Taking advantage of the prevailing view at the time that arbitration practice was not the practice of law, non-lawyers began to hold themselves out to customers as arbitration advocates. These lay advocates raised quality concerns from the very start. The Securities Industry Conference on Arbitration (“SICA”) reported receiving complaints as early as 1991 (five years after McMahon) about non-lawyer advocates filing frivolous claims and engaging in unethical practices that “raised questions about the adequacy of the representation provided by [non-lawyers], an issue vital to the integrity of the arbitration process.”[32]

As a result of its fact-finding, SICA concluded that non-lawyer advocates were probably engaged in the unauthorized practice of law, engaged in misleading advertising, did not generally charge less than attorneys, did not offer the protections of attorney-client privilege, malpractice insurance and professional ethical constraints, and were often persons barred from the securities industry or from practicing law. “SICA is concerned about the adequacy of such representation and the integrity of the SRO[33] [arbitration] process. As a practical matter, however, because of the large number of arbitration cases filed with the SROs each year, the SROs are not equipped to police or review the quality of such representation.” SICA therefore recommended a rule that permitted non-lawyer advocacy unless prohibited by state law, or if the non-lawyer was suspended or barred from the industry or from practicing law.[34] That recommendation eventually became current FINRA Rule 12208.

FINRA Rule 12208 allows non-lawyers to represent parties in FINRA arbitrations if permitted by state law. That rule prohibits arbitrators from disqualifying a non-lawyer, or even from staying an arbitration while such a challenge is litigated in the courts. FINRA Rule 12208(c). Two consequences have followed: First, whether a representative of a party to a FINRA arbitration must be an attorney differs from state to state. Parties must be represented by attorneys in Florida, California and Illinois, but not in New York. Second, non-attorney representations are the status quo in all those states that have not specifically ruled on the issue. In any arbitration in any such state in which a party, generally a customer, is represented by a non-lawyer, the other party, generally the broker-dealer, must commence a court action to challenge that representation. There is no record of any broker-dealer ever having done so, which suggests that the status quo favors firms who are, as noted above, repeat players of the arbitration game.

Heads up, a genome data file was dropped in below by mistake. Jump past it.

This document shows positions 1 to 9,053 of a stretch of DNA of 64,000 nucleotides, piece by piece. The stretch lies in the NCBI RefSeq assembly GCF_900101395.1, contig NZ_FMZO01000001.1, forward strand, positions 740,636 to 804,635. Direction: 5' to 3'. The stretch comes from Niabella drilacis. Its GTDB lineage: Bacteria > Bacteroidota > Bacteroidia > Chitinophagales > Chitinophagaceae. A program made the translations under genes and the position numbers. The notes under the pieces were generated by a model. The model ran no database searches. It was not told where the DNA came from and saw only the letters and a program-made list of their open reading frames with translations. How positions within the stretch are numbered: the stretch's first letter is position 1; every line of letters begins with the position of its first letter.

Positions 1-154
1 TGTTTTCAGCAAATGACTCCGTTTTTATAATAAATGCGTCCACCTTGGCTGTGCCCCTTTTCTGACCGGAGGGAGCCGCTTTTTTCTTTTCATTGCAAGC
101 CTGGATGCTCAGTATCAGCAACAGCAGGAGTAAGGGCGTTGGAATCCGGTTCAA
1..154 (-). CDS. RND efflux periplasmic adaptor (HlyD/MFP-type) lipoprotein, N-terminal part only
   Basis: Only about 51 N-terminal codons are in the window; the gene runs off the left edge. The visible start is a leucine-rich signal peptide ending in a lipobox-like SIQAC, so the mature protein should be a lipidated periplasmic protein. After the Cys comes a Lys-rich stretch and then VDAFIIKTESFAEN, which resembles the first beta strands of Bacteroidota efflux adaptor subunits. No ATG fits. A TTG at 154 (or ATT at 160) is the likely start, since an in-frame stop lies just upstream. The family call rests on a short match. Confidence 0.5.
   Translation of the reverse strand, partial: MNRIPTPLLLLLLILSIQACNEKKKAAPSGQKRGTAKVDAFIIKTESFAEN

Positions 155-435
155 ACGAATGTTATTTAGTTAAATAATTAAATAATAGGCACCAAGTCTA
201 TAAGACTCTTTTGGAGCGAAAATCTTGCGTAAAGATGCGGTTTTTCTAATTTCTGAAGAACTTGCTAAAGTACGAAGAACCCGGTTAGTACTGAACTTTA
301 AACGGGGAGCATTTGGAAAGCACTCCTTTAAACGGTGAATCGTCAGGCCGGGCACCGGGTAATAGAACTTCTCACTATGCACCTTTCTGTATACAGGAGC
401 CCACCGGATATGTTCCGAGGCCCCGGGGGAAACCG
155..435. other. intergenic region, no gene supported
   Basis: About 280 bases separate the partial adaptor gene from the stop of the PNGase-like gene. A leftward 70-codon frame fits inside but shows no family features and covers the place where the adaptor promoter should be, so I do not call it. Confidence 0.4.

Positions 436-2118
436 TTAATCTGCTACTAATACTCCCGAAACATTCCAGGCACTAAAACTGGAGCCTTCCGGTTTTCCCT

SICA in 1996 asserted authority to impose uniform advocacy requirements. It did not do so only because of practical concerns over its ability to enforce any such requirements. FINRA today likewise acknowledges its power to act.

We believe FINRA not only has the power to act, it also has a responsibility to do so in its role as a provider of arbitration venues. To the extent that arbitration succeeds as a private dispute resolution system outside the traditional court system, it must be seen as fundamentally fair, and especially as regards its more vulnerable participants. When private parties agree to arbitrate in arms-length agreements, then those concerns are properly relegated to the good judgment of the parties. However, when arbitration agreements are imposed as contracts of adhesion upon parties of unequal bargaining power, as they often are in FINRA Customer Arbitrations, then we believe the provider of arbitration services has a greater responsibility to ensure vulnerable parties are not taken advantage of. That responsibility extends beyond the selection of unbiased arbitrators; it may also require rules to ensure that customers are not victimized by unscrupulous non-attorney advocates.


Based on the foregoing, the Committee concludes as follows:

  1. The 1975 Report and the 1991 and 2008 Reports of the Arbitration Committee are hereby reaffirmed.
  2. Arbitration generally should be a left to the control of the parties and their selected arbitration venue. The broad brush of state-wide regulation or rule should be avoided. In particular, the Committee agrees with and endorses the Report on Legislation of the Arbitration Committee and the International Commercial Disputes Committee (March 2018)[35] opposing amended standards of judicial review, requirements of written finding of fact and law, and limitations on who may serve as arbitrators in commercial disputes, for the reasons therein stated.
  3. In the absence of state regulation of its processes, FINRA has the primary responsibility to enact appropriate rules to protect parties in FINRA Customer Disputes. In furtherance of that responsibility, FINRA should enact rules to limit the ability of non-attorney advocates to appear for customers in such cases as FINRA deems appropriate. At a minimum, the Committee recommends that FINRA consider one or more of the following measures:
    1. Amending its Rule 12208(c) to require parties, in all FINRA Customer Arbitrations except those to be decided by a single arbitrator under Rule 12401 or designated a Simplified Arbitration under Rule 12800, to be represented by licensed attorneys legally permitted to practice in arbitration under the law of the hearing location.